In March 2015, the UK applied to become a founder member of the Chinese-led Asian Infrastructure Investment Bank (AIIB) despite objections from the Foreign Office and Washington, DC, and ahead of other major western countries although they were to follow quickly. What explains the British decision? The paper argues that the underlying long-run reasons included shifting perceptions of American and Chinese power, economic imperatives, the institutional opportunities offered to pursue “venue-shopping” strategies within the British state, and widespread ambivalence about UK policy towards China. Furthermore, although analyses often eschew “snapshot” perspectives, short-run perceptions that the UK could, by joining the AIIB at that point, gain a first mover advantage that would provide greater access to Chinese markets, secure contracts across Asia for British firms, and enable the City of London to win an even greater share of the offshore renminbi trade proved decisive.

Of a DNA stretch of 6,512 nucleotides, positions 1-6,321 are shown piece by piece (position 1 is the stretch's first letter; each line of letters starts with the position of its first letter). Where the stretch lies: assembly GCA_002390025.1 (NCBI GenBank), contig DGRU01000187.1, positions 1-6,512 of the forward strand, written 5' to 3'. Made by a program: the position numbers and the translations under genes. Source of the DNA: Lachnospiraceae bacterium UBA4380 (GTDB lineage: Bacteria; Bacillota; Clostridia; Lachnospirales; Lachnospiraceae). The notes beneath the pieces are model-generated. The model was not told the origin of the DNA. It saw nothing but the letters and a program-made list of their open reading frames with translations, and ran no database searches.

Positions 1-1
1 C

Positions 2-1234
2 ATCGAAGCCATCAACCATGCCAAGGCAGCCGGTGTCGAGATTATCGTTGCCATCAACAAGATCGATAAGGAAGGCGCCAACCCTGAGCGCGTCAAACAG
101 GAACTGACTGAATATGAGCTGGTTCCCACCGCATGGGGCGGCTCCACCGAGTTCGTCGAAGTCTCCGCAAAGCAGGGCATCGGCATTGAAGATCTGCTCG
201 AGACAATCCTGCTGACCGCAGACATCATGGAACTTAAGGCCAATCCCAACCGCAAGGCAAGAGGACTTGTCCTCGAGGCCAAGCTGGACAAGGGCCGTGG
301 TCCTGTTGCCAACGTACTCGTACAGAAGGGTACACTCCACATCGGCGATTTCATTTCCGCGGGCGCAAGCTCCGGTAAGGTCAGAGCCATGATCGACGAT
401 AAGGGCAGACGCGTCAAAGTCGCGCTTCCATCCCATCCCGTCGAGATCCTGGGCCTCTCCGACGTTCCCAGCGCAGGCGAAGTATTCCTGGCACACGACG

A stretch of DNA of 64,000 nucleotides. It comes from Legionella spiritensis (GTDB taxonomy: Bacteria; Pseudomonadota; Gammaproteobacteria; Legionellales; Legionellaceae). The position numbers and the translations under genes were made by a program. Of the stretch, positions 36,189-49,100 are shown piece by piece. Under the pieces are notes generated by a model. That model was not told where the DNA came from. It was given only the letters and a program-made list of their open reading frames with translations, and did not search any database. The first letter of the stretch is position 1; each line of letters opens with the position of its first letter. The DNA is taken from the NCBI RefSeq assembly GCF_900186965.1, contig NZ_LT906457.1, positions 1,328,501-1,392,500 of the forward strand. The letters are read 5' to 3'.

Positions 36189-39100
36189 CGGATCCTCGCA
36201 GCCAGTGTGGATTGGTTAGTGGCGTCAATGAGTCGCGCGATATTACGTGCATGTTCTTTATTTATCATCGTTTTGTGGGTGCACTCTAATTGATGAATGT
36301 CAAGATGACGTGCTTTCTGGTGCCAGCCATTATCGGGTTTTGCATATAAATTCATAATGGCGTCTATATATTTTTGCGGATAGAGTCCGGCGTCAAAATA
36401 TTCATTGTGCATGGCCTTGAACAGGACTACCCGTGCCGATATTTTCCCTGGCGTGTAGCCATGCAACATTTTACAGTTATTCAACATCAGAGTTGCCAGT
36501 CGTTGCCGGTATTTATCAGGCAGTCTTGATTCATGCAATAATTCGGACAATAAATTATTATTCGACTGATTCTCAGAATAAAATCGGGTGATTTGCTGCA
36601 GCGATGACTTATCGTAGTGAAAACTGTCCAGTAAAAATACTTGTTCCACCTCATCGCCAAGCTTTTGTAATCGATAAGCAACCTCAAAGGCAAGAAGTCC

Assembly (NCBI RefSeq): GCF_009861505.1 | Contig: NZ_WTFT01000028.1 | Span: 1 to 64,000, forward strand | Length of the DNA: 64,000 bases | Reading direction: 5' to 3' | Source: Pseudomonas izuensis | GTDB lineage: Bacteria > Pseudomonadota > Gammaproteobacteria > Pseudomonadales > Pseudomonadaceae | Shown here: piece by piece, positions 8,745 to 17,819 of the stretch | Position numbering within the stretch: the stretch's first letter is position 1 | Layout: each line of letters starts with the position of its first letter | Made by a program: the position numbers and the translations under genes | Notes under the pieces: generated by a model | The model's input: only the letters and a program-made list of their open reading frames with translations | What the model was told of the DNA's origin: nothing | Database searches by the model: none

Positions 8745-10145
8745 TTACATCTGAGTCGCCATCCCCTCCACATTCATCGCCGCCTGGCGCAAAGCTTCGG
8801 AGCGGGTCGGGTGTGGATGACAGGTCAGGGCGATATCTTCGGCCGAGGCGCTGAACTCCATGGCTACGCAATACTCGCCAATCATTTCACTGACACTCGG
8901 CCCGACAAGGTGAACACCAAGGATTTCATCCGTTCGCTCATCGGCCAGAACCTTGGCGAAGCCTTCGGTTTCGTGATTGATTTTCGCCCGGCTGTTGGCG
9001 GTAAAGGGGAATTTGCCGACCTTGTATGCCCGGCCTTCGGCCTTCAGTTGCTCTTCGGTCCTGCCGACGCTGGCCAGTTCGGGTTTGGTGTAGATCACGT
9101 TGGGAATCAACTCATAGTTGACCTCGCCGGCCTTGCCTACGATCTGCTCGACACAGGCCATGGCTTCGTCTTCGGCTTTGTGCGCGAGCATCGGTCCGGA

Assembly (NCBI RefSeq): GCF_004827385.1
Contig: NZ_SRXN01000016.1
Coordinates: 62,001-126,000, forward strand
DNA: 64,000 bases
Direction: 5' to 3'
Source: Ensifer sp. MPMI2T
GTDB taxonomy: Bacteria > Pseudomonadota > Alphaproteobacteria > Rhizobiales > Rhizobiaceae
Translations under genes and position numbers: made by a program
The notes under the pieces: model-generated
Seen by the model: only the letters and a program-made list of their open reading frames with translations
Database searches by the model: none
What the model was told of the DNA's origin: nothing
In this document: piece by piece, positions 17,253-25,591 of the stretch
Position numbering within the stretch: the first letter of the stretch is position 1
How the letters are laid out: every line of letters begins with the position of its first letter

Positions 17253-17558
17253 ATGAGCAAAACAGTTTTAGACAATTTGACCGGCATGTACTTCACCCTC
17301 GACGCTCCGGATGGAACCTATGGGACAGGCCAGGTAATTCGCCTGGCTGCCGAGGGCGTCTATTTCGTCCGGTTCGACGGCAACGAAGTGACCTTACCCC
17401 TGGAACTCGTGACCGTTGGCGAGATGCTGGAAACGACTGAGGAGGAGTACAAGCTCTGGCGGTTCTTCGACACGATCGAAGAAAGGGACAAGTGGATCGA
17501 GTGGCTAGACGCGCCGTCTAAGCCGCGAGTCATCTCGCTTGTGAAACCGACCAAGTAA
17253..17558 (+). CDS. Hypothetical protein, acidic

|Journal||Asia Europe Journal - Intercultural Studies in the Social Sciences and Humanities|
|Number of pages||15|
|Publication status||Published - 13 May 2021|
Bibliographical noteEpub ahead of print. Published online: 13 May 2021.
- United Kingdom
- Development finance
- First mover advantage